Effect of Subsampling Genotyped Hair Samples on Model Averaging to Estimate Black Bear Population Abundance and Density

TitleEffect of Subsampling Genotyped Hair Samples on Model Averaging to Estimate Black Bear Population Abundance and Density
Publication TypeThesis/Dissertation
Year of Publication2010
AuthorsLaufenberg, Jared Scott
Academic DepartmentWildlife and Fisheries Science
Date PublishedMay
UniversityUniversity of Tennessee
Place PublishedKnoxville, Tennessee
Thesis TypeMasters of Science
SubjectsBlack bears, Fauna -- Population densities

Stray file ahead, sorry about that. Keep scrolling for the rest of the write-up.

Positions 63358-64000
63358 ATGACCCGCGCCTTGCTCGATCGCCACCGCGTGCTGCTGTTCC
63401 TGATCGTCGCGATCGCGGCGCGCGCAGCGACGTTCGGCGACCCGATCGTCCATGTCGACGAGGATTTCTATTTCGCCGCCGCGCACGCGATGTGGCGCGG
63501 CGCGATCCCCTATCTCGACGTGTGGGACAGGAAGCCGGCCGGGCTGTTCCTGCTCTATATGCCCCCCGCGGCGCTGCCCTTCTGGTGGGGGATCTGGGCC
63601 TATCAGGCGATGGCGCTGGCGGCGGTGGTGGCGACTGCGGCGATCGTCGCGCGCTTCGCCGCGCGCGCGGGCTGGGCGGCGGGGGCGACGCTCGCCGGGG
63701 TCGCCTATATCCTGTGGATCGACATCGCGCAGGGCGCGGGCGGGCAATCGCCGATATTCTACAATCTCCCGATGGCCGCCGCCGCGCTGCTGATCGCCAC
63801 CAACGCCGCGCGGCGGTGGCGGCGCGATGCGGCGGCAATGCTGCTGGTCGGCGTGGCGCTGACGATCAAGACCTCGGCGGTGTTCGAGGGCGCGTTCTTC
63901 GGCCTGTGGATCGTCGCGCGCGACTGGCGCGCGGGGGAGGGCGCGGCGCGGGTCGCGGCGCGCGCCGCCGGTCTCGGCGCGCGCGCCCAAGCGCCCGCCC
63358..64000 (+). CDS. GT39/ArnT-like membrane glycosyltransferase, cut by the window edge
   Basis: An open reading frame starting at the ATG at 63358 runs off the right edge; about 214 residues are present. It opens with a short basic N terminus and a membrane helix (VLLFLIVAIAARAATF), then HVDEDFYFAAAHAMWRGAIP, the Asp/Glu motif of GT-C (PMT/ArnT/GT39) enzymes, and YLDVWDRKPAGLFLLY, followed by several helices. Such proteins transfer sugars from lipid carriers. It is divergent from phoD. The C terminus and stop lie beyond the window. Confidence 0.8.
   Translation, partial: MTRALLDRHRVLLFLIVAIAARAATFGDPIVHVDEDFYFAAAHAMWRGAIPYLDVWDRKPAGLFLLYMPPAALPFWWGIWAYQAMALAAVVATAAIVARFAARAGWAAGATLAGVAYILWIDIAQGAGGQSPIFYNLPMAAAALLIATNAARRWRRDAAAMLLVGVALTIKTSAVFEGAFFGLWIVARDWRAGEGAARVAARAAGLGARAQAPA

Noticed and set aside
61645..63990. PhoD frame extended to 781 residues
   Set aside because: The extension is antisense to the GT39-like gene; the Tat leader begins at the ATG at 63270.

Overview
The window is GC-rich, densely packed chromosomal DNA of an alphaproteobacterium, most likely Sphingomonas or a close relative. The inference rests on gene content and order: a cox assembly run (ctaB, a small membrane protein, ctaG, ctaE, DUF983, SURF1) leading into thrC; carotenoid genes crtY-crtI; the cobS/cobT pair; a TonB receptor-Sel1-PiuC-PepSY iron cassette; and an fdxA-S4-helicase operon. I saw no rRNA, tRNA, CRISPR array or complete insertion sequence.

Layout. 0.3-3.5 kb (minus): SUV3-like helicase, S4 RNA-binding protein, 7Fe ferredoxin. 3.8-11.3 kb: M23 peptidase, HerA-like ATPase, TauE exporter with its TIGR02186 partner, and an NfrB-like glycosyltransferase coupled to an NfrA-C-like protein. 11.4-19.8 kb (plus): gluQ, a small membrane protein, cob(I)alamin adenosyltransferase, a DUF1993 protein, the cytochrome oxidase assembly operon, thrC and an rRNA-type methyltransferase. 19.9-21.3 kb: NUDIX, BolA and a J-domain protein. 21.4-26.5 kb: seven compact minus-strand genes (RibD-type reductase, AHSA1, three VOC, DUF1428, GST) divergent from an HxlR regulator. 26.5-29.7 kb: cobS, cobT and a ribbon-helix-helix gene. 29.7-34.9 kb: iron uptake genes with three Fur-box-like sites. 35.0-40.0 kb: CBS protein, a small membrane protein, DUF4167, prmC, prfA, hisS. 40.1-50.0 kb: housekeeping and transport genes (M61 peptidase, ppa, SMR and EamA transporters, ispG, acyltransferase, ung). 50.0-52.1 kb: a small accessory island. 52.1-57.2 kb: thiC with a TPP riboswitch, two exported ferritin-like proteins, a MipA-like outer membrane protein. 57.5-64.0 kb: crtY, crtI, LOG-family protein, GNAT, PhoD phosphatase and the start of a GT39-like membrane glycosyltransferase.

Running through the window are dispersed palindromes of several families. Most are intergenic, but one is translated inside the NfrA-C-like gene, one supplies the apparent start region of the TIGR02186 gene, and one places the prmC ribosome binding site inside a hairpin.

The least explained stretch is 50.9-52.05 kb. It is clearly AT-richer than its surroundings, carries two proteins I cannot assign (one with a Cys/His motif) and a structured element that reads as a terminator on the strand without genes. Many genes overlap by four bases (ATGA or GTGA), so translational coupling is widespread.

DNA-based capture-mark-recapture techniques are commonly used to monitor wildlife populations. Analyzing all collected samples can be cost prohibitive for studies of highdensity populations; therefore, subsampling is frequently used to offset genetic analysis costs yet obtain reliable population abundance estimates. Because model selection and parameter estimation depend on sample size, choosing an appropriate subsampling procedure is a critical part of study design. Monitoring high-density populations at large scales can be logistically challenging and may require estimating population density at small scales and extrapolating to larger areas. Density estimates must be precise and robust to closure violations common to small-scale studies. I used DNA-based capture data for an American black bear (Ursus americanus) population in Great Smoky Mountains National Park, Tennessee to investigate the effects of subsampling on model selection by incrementally reducing the number of samples selected for DNA analysis, and subsequently comparing model selection results and model-averaged estimates to results based on the full dataset. I also evaluated a spatially explicit mark-recapture method for estimating density for a study area located in contiguous black bear habitat. I assessed population closure and compared density estimates from a conventional abundance conversion method with estimates from the spatially explicit method. My results indicated high subsampling intensities (e.g., 1 sample/site/week) can achieve adequate capture probabilities and reliable population abundance estimates (i.e., CV 20%) given the sample site density and number of sampling periods in this study. However, capture probabilities associated with lower subsampling intensities were vi inadequate for reliable model selection and produced substantially biased estimates of abundance. Population closure was violated in my study and likely caused positively biased density estimates compared with estimates obtained from the spatially explicit method. Based on the full dataset, reliable and cost-effective density estimates needed to monitor populations at larger scales are possible using spatially explicit methods to estimate population density.